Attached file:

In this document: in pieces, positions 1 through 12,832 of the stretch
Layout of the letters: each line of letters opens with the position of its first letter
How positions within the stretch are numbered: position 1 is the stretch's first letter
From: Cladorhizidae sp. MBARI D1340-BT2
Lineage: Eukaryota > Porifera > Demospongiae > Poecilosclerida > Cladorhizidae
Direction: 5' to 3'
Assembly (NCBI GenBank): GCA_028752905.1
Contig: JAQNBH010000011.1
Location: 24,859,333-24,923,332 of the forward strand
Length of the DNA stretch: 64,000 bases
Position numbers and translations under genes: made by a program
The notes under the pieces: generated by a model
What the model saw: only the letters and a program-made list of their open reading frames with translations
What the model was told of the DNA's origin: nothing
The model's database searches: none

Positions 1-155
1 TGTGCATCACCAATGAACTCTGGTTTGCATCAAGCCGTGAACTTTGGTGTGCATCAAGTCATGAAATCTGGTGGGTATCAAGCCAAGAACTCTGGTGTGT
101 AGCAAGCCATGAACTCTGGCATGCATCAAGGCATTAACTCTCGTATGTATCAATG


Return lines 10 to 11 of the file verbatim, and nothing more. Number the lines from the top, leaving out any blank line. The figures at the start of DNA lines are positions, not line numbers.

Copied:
Length of the DNA stretch: 64,000 bases
Position numbers and translations under genes: made by a program